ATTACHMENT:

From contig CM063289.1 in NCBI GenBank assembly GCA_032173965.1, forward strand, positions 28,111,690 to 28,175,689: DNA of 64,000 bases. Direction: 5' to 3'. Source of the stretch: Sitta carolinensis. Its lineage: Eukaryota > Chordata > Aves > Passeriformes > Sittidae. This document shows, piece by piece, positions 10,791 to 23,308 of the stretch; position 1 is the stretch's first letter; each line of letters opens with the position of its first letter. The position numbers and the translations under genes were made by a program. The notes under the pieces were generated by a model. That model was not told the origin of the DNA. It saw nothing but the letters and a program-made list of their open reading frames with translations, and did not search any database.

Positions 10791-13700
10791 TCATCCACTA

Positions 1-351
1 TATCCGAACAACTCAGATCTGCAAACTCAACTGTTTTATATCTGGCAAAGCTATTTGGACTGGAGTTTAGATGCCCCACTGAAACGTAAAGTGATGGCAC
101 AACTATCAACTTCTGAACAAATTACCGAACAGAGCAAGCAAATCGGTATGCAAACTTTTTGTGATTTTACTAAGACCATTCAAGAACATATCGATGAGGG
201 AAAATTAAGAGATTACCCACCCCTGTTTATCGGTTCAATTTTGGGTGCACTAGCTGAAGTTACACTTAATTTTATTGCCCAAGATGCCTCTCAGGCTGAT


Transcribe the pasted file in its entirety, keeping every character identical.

From contig CM063289.1 in NCBI GenBank assembly GCA_032173965.1, forward strand, positions 28,111,690 to 28,175,689: DNA of 64,000 bases. Direction: 5' to 3'. Source of the stretch: Sitta carolinensis. Its lineage: Eukaryota > Chordata > Aves > Passeriformes > Sittidae. This document shows, piece by piece, positions 10,791 to 23,308 of the stretch; position 1 is the stretch's first letter; each line of letters opens with the position of its first letter. The position numbers and the translations under genes were made by a program. The notes under the pieces were generated by a model. That model was not told the origin of the DNA. It saw nothing but the letters and a program-made list of their open reading frames with translations, and did not search any database.

Positions 10791-13700
10791 TCATCCACTA

Positions 1-351
1 TATCCGAACAACTCAGATCTGCAAACTCAACTGTTTTATATCTGGCAAAGCTATTTGGACTGGAGTTTAGATGCCCCACTGAAACGTAAAGTGATGGCAC
101 AACTATCAACTTCTGAACAAATTACCGAACAGAGCAAGCAAATCGGTATGCAAACTTTTTGTGATTTTACTAAGACCATTCAAGAACATATCGATGAGGG
201 AAAATTAAGAGATTACCCACCCCTGTTTATCGGTTCAATTTTGGGTGCACTAGCTGAAGTTACACTTAATTTTATTGCCCAAGATGCCTCTCAGGCTGAT